One of the great opportunities for farmers as we leave the EU is that of scrapping some of the bureaucratic rules that have limited their ability to maximise productivity and profitability sustainably—for example, the rule that dictates how many crops of what type they must grow, or the excessive number of inspections and farm visits to which they are subject.
Long life, Mr Speaker.
I thank my right hon. Friend for her answer. As we free ourselves from the straitjacket of the common agricultural policy, which has added so many bureaucratic burdens to our farmers, what assessment has she made of the financial burden that our farmers are facing as a result of the common agricultural policy? What extra freedom will that mean for our farmers in the future?
My hon. Friend is absolutely right to draw attention to this issue. It is something that we are determined to address as we develop new policies. Unnecessary rules cost farmers millions of pounds and up to 300,000 man hours each year, which says nothing of the lost opportunities. I will be paying very close attention to these issues in the coming months, as we look for better solutions that work for us rather than 28 EU member states.
I do not want to be nasty to anyone, especially on this day of all days—your birthday, Mr Speaker—but the fact is that these Government Front Benchers are sleepwalking into Brexit. We have heard so much from the Secretary of State before the Brexit vote; now we hear nothing. Our farmers and our people in the countryside know nothing about what is going to happen. They fear a new agricultural devastation in our countryside. What is she going to do about it?
If that is the hon. Gentleman’s definition of not being nasty to anyone, that does not really work very well. I am not sure that Labour has much support in the countryside because it has done nothing for country folk. It is the Government who have ensured that we continue with support until 2020 and with all agri-environment schemes that are signed up before we leave the EU for their lifetime, to ensure that continuity for business confidence. It is the Government who are committed to a world-leading food and farming industry, while at the same time to an environment that is better than we inherited. Those are great ambitions and we will achieve them.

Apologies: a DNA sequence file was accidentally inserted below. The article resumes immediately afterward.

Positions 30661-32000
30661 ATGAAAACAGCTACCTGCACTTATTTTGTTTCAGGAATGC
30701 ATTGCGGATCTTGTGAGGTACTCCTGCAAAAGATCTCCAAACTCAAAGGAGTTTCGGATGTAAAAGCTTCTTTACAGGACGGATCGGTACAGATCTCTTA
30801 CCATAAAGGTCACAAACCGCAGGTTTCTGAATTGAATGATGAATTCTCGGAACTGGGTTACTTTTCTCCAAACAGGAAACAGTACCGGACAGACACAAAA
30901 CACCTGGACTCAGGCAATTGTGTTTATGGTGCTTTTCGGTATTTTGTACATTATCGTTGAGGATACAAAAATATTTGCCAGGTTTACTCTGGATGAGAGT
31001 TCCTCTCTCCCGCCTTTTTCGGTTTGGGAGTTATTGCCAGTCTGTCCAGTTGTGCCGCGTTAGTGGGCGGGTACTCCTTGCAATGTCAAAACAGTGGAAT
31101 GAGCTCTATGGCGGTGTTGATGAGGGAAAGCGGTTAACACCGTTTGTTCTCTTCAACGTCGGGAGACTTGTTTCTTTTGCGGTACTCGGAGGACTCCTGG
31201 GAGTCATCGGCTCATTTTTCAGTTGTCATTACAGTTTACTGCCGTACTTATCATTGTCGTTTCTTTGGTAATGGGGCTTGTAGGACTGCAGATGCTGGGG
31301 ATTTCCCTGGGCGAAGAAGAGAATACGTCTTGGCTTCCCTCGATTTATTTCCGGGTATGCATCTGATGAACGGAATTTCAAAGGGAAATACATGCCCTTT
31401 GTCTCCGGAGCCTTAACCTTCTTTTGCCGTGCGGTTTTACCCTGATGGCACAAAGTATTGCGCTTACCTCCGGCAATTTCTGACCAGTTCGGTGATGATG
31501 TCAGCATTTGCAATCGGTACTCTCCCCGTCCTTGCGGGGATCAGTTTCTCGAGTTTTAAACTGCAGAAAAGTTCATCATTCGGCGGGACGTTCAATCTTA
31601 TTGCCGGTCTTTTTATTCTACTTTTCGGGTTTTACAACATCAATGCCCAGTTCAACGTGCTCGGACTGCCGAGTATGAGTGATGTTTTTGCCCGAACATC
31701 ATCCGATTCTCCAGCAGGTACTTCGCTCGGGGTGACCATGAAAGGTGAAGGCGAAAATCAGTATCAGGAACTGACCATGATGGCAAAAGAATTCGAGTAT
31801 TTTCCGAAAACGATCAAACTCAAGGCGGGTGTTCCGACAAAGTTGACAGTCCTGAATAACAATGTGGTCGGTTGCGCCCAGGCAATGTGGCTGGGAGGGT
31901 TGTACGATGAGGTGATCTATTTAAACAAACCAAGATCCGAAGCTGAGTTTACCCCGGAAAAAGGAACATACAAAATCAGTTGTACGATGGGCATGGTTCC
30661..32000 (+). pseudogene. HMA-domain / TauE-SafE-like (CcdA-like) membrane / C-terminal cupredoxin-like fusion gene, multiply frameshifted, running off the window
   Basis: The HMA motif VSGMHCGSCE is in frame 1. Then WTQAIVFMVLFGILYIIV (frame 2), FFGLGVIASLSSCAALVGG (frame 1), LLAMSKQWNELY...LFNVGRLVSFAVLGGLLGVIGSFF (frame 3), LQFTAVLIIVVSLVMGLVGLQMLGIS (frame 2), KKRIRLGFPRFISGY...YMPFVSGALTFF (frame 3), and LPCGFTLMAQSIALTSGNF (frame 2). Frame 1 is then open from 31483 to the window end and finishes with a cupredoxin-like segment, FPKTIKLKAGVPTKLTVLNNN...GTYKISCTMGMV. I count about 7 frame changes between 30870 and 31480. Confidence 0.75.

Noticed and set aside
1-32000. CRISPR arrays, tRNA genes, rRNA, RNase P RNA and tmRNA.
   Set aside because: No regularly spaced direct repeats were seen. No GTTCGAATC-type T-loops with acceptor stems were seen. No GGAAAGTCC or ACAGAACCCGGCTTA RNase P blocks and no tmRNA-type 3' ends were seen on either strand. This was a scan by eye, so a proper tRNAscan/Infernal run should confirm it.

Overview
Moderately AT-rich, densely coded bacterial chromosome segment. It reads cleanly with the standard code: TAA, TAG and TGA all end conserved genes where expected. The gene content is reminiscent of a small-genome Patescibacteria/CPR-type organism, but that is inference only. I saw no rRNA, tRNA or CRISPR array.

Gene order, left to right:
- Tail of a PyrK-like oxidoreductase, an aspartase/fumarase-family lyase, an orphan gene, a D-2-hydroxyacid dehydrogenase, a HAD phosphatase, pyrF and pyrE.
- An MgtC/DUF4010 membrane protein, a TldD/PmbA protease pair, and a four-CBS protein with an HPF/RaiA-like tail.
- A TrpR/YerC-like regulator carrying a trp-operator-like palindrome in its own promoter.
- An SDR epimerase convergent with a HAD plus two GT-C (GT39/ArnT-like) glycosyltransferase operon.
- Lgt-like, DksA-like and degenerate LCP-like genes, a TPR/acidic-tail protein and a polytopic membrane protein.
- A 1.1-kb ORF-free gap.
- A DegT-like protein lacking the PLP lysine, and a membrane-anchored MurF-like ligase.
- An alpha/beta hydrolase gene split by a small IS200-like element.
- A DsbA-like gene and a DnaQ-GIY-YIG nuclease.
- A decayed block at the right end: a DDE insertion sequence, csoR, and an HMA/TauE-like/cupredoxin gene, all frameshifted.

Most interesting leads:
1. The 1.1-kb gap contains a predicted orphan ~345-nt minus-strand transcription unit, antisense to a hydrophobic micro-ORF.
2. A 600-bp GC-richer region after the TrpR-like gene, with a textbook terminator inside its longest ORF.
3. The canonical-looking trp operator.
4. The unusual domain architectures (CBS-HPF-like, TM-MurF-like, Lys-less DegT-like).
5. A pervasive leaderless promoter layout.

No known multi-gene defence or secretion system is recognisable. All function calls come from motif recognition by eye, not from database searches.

What a delicious choice. Mr William Wiggin.
Having heard what my right hon. Friend has said, and knowing what sort of Minister she is, I cannot really believe that her team were fully briefed properly when they saw the nitrate vulnerable zones regulation rolled out to new parts of England.
I would be happy to meet and discuss that issue separately with my hon. Friend, but I can absolutely assure him that we looked very carefully at this issue. As ever, there is a balance between successful sustainable farming, food productivity and what is right for our environment.
May I also wish you a happy birthday, Mr Speaker?
Earlier this month, the Secretary of State told the Oxford farming conference how excited she was about
“scrapping the rules that hold us back”,
saying that we could all think of at least one EU rule that we would not miss. That may be true, but I am sure that each of us can also think of at least one rule that we would miss and would want to keep. Will the Secretary of State share her choice with us?
I have already shared a few choices—the three-crop rule, farm inspections, some of the rules around billboards and so on. I know that the hon. Lady cares a great deal about this matter, as I do. In the great repeal Bill, we will be bringing all environmental legislation—all EU legislation—into UK law, so that, as the Prime Minister said in her speech, the day after we leave the EU, the rules will be the same as the day before we left the EU. That is really important for continuity. At that point, we will be able to look at and change those rules for the better to suit the needs of the United Kingdom.
If only it was that easy. Of course, that was an incredibly vague answer—not a specific EU regulation mentioned. Those of us who value EU regulations, which set high standards for food safety, the environment and animal welfare, will not find the Secretary of State’s answer reassuring today. Of course I assume that some kind of objective criteria have to be applied and that rules and regulations are not just going to be thrown on to the Brexit bonfire on the Secretary of State’s whim. If that is correct, can she tell us what those objective criteria are?
I am sorry if the hon. Lady perhaps did not hear my previous answer. I made it extremely clear that the day after we leave the EU the rules will be the same as the day before. After that, we will be seeking to meet our twin ambitions of a world-leading food and farming industry and an environment that is better than the one we inherited. To give her one example of a manifesto commitment that Labour did not have in its manifesto, we will push for high animal welfare standards to be incorporated into international trade agreements.
The events of the—
It is Question 5.